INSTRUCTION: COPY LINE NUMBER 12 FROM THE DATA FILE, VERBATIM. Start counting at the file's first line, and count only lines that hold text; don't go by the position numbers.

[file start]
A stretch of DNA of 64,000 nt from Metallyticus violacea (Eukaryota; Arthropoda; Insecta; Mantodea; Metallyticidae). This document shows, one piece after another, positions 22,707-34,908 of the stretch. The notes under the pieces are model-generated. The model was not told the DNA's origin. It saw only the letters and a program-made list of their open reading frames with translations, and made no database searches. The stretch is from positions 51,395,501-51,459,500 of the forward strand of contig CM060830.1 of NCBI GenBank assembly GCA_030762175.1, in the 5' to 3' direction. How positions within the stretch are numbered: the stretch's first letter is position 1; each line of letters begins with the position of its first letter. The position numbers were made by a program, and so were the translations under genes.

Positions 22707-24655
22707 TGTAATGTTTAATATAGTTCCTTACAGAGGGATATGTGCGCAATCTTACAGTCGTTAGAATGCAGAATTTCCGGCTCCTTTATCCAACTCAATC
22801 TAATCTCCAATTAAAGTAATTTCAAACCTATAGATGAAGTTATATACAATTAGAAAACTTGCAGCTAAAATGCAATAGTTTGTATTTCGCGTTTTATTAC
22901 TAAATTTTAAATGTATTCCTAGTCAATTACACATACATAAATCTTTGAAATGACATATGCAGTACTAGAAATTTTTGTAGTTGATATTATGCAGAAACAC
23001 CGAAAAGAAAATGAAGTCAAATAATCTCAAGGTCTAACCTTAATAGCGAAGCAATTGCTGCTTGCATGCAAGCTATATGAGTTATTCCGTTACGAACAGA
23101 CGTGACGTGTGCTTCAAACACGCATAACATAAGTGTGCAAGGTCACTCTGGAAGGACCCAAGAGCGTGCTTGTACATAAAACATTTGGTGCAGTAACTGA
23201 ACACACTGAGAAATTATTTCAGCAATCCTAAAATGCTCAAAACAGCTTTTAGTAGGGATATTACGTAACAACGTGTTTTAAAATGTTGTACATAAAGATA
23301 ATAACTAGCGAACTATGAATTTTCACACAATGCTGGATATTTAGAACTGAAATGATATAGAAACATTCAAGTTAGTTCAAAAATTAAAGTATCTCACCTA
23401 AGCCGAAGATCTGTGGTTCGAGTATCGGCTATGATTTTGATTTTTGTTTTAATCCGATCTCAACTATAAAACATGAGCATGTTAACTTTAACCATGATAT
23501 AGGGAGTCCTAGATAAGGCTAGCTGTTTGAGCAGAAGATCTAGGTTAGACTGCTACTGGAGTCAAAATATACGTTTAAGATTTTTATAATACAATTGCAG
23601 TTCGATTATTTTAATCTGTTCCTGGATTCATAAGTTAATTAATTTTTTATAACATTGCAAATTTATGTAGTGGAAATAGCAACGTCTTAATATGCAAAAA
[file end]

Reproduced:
23601 TTCGATTATTTTAATCTGTTCCTGGATTCATAAGTTAATTAATTTTTTATAACATTGCAAATTTATGTAGTGGAAATAGCAACGTCTTAATATGCAAAAA